It sounds insane, and seems like something that should not work – and yet, it really does. Like I said, I haven’t read the book, but from the synopsis I checked, it seems there are several notable differences, and again, it sounds like I would prefer the movie. The action sequences are really great – the slow motion scenes of the ladies fighting are wonderful. That’s surprising considering that Director Burr Steers (Burr?) has previously only done comedy/dramas like 17 Again and Charlie St. Cloud. But what really sells the movie best is the absolute commitment from the cast. They are absolutely making a version of Pride and Prejudice that just so happens to have zombies in it.
- Lily James stars as Elizabeth Bennet and she definitely has the attitude from her time on Downton Abbey. She was also in the live-action Cinderella movie, and I have to say – I thought she was perfect. She absolutely carries the movie, and gives Liz a determination that you don’t often see in ladies in this era. Of course, she’s too quick to judge people, and too slow to admit when she’s wrong (the whole prejudice and pride bit of the title), but she’s a great fighter, and completely loyal to her family.
- Sam Riley plays Mr. Darcy, and I remember noticing him as the crow, Diaval, in Maleficent. He has an odd voice, and an odd look – but honestly, it really works for the role of Darcy. He’s someone who you don’t like, right from the start, and you really don’t like him until he explains himself. Then you realize with Liz that he’s perfect for her.
- Bella Heathcote is an Australian actress who plays Jane. She reminds me a little of Heather Graham – maybe just because of the giant eyes. She is the more ‘perfect’ sister, the one who all the men are into.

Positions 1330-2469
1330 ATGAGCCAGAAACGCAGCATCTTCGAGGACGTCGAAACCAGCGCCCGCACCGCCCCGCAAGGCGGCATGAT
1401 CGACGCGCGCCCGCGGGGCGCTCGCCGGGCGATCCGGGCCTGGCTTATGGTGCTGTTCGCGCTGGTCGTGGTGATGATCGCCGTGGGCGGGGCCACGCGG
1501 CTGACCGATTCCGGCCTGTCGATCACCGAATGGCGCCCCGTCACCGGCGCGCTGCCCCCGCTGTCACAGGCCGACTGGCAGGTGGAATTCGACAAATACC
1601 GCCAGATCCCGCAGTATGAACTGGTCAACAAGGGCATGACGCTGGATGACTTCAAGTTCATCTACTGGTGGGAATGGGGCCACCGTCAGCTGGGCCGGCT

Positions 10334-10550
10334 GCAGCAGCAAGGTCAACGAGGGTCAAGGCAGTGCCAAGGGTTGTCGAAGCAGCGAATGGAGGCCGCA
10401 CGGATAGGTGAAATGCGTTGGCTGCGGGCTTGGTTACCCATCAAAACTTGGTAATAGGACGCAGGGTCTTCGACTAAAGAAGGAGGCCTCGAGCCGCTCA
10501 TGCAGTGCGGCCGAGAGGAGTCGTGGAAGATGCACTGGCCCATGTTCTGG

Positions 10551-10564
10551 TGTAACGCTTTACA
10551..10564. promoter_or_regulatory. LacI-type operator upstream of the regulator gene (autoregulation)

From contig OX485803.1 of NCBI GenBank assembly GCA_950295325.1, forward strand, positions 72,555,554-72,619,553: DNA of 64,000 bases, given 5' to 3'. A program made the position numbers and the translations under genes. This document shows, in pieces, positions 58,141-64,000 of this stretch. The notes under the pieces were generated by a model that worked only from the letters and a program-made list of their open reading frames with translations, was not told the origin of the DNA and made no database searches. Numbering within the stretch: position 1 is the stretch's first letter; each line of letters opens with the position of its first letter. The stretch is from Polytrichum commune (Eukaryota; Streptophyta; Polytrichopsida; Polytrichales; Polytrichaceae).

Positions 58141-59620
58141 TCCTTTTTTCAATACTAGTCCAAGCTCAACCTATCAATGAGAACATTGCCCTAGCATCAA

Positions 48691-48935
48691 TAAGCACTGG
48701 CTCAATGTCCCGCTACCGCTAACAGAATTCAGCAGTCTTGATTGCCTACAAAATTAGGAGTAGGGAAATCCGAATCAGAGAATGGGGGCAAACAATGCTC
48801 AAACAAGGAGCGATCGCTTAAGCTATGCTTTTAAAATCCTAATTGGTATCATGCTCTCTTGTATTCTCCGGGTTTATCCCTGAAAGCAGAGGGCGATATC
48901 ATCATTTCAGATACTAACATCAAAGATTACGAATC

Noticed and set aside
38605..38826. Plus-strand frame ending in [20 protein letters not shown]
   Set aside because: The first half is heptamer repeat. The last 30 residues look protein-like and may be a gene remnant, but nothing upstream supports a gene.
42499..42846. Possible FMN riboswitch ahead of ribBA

- Ellie Bamber plays Lydia, the young sister who gets kidnapped by Wickham. She doesn’t have much to do, but all the sisters have a scene where they spar together, and it’s really fun.
- Douglas Booth plays the very desirable Mr. Bingley. He was Titus in Jupiter Ascending, and Shem in the Russell Crowe Noah, two things which almost no one saw. He’s pretty good in this, but since his job is just to stand around and be good-looking, he becomes a bit of a non-factor; Especially since the sisters have to bail him out of fights twice when he seems to freeze up facing zombies.
- Sally Phillips plays Mrs. Bennet – and is best known here as Shazza in the Bridget Jones movies. She provides plenty of comedy relief and is very serious about getting all her daughters married off to wealthy bachelors; nevermind their personalities!
- Charles Dance plays Mr. Bennet, and it was certainly a bit of a change seeing him as a ‘good’ guy instead of the head of the Lannisters on Game of Thrones. It’s a little tough to buy him as pleasant, even though he was just trying to do the best he could for his daughters.
- Jack Huston plays Mr. Wickham, and has been in American Hustle and the Longest Ride. He is easily buyable as the charming sweet guy, and you totally believe him when he tells Liz how Darcy has done him wrong in the past. Of course, if you’re familiar with the story, you know he’s lying, but he’s just so charming! When he started talking zombie-truces, though – I knew he was bad news.
- Lena Heady plays Lady Catherine de Bourgh – the most famous swordswoman in England, and she’s basically playing another version of characters she excels at – the high-level badass lady who’s not taking crap from anybody. Plus – eyepatch.
- Matt Smith stole the entire movie as the foppish Parson Collins. He’s hilariously uncomfortable, awkward, and just terrible. He’s very proud of his talent for telling ‘delicate compliments’ and super excited to be living so close to Lady Catherine. He’s really hilarious, and I’m glad he made it through the movie, since that character didn’t make it through the book.
Overall, check your preconceived notions – or prejudices – at the door, and you’ll have a good time. It’s fun, it’s over-the-top, and really entertaining. It’s also PG13, so the zombies aren’t anywhere nearly as gory as the zombies are week to week on the Walking Dead. That’s honestly a good thing. Most of the stabbing, chopping, eating, and squishing happens off-screen, so you can use your imagination.
8 out of 10 – super fun. Gained points for Liz and her sisters weaponing up before the party. Lost points for Liz falling for Wickham’s nonsense…he’s just so charming! Gained all the points for Smith’s performance.
Bonus - SDCC 2015 Panel